Dawn came. The sun starts helping us. The children got up and could also lend a hand at the helm. Thus allow Diego and I to alternately sleep for a couple of hours. But when it was time to go to sleep, I heard for the second time in that journey that began in Suez, Diego's “Anna” full of anguish and despair, a lump in my belly again. I looked into the cockpit “Now, what?”. “The engine”, Diego murmured almost without a voice, “the engine it is failing”. The engine had lost power, it suddenly dropped its revs, it was difficult for it to start up again. Sometimes it would drop so low that it seemed it was going to turn off. We well knew that if that happened it would not start again. We continue like this. Every time I heard the engine slow down until he had almost no strength, I murmured to it, concentrating all the energy I had, "come on, come on come on Tortuga, come on". It was almost like a plea, or like a prayer, I could be sleeping, or cooking, doing school for the children or some activity, or at the helm, the engine would go down until it was almost silent and I put all my mental concentration on sending him a message of support, as if with that force I could keep it running.

We were already at the corridor southern limit, leaving the gulf. Diego would spend long periods of time on the radio, asking for help from the cargos that passed by, thinking that with clean diesel the engine would regain some strength. Since it only run at 1000 revolutions (almost idling), and the wind was totally in our face it was impossible  to use the sails with this cap. Night fell. On the radio I heard the cargos saying they don’t have diesel, or that they couldn't stop, or that the maneuver was too dangerous. The situation seemed to me unbearable. We stayed close to the route instead of cutting off the road to Socotra, in a straight line. That meant a lot more miles and each radio conversation drew a little more energy from us, as if all hope came from there. I shared the thought to Diego, "We are a ship with sails, Die, if we cut our way the wind will come more on a reach, we will be able to use better the sails, we will go faster and we will cover fewer miles, we will arrive sooner". Diego replied that getting away from the cargos, if the engine stopped, no one could come to our aid. Besides, it was leaving the safety route and getting close to the Somali waters. We continued like this. At 3 in the morning I took my second night watch. The wind lift a bit and I imagined how nice it would be to be able to go upwind. I thought that those ship were not our salvation, that we had to believe in our boat and the sails and let go of that logic. Diego asked me to continue calling on the radio. I no longer had the strength for that but to change course. At 4 o'clock I woke Diego up and shared the thought with him. He answered me to do it. It seemed to me that it was the good decision. So, I headed southeast, straight towards the island of Socotra. I opened the genoa and I trimmed the mainsail. I couldn't turn off the engine, unfortunately, but at least I began to feel at the rudder that I was moving with the wind.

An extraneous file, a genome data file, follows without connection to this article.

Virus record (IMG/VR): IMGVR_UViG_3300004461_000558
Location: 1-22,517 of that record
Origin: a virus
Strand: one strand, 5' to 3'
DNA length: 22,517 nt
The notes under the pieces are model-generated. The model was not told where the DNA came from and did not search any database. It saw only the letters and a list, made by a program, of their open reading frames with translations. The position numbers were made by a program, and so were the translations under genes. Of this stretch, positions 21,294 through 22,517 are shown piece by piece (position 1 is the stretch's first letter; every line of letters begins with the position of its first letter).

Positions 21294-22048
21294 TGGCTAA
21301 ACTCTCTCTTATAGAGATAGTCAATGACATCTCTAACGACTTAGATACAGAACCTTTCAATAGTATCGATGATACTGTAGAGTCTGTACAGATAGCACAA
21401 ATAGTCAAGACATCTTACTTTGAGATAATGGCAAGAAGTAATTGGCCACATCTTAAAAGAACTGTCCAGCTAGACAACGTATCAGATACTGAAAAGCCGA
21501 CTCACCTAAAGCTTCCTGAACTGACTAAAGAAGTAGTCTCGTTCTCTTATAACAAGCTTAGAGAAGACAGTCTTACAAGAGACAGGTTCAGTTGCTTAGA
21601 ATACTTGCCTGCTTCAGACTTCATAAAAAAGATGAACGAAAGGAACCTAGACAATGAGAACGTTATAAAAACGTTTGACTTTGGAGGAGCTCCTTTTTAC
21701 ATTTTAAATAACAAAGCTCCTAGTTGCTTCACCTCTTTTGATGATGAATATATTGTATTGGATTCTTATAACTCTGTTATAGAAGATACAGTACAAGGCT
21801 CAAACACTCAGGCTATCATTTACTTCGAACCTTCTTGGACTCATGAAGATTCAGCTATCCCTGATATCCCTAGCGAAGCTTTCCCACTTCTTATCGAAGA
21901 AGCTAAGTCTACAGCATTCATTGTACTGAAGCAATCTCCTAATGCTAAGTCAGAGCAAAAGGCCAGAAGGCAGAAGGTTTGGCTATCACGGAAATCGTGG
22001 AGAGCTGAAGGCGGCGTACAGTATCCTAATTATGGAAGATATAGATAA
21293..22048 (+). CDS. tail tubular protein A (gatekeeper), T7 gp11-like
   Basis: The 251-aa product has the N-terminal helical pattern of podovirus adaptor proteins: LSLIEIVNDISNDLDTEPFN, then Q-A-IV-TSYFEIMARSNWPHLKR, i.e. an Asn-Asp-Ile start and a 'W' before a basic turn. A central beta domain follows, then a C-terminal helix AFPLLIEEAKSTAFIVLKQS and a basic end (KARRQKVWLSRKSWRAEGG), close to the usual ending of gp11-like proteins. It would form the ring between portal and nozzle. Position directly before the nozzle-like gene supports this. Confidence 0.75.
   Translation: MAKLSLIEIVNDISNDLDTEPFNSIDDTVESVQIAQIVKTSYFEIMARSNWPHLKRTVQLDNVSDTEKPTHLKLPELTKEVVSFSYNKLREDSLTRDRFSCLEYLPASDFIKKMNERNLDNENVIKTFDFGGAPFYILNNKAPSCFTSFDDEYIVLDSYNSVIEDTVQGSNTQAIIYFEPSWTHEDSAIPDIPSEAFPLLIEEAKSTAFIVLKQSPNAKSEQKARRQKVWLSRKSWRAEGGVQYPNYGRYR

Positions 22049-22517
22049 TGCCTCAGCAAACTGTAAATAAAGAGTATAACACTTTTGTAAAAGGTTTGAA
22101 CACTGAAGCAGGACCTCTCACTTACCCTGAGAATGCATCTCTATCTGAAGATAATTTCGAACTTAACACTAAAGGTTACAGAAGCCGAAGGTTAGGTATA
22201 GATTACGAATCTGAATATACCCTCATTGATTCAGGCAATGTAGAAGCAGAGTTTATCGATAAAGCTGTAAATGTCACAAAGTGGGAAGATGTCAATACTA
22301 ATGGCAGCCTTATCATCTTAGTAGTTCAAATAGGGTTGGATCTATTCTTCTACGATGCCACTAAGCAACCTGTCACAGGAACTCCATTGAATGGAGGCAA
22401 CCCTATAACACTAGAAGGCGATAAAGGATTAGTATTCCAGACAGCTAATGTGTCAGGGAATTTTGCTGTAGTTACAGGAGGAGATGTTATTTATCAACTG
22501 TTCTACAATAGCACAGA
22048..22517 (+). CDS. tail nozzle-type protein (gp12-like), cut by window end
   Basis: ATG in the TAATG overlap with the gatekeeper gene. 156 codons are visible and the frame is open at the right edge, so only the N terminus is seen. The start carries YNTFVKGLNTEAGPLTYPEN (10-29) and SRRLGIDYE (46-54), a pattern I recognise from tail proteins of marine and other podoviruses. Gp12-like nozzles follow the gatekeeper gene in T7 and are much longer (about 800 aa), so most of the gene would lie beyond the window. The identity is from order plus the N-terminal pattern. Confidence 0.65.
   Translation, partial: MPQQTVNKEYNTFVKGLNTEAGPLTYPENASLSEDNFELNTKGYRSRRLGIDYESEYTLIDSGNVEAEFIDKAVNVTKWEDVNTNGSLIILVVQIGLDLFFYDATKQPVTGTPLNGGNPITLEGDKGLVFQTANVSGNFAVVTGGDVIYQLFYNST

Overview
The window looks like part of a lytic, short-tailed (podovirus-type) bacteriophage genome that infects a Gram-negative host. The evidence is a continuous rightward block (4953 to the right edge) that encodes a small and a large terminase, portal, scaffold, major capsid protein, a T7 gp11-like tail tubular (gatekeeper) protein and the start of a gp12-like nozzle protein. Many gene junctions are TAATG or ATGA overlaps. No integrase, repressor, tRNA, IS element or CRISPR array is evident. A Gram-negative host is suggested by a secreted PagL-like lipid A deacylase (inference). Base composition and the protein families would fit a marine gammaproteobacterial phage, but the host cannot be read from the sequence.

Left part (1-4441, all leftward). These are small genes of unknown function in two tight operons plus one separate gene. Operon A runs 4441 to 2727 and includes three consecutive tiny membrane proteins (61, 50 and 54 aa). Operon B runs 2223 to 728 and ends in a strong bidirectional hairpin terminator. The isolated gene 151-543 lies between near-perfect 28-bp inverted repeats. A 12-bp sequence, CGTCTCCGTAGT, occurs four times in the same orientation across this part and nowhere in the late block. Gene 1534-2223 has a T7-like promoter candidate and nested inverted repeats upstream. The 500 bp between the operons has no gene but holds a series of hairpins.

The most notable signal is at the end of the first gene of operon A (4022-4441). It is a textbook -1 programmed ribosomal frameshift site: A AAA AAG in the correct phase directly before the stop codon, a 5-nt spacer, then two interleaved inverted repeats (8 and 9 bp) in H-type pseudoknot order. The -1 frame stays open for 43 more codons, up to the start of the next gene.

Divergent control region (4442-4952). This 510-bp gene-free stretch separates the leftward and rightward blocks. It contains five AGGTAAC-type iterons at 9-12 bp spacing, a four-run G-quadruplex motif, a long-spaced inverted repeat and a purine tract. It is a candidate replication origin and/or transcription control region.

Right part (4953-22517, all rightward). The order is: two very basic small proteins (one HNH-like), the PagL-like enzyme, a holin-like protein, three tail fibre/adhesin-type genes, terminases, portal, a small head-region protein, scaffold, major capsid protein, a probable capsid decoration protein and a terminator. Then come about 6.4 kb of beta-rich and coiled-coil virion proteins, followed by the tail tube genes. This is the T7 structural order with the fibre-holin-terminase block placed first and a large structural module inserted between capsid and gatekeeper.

A Korean military ship is coming to help us-

In the morning we received a call on the radio. It was a military aircraft. They asked us what we were doing. They told us that they knew we had had problems (everyone in the gulf found out that Tortuga passed, we were not discreet), and they told us that we were going too far from the safety route. “Do you need something?” asked the pilot. “Yes, Diego answered, 200 liters of clean diesel to get to Socotra”. “OK, don't move, wait a moment, we send you a ship”. Incredulous, we heave to, always with the engine on. After a while an enormous warship appeared on the horizon. 

They ordered us by radio that we all go out on the deck so that they can see us and that those who remain outside to receive them must have an anti-covid mask- They sent a boat with several armed men on board, which circled the Tortuga many times before approaching, and facilitating 200 liters of clean diesel and several boxes of chocolate cookies for the kids. We put some of the diesel in the tank, hoping that it would dilute the other diesel a bit and allow better operation. The engine regained some strength, although it still had ups and downs. The crew celebrated the contact with humans and the cookies that were delicious.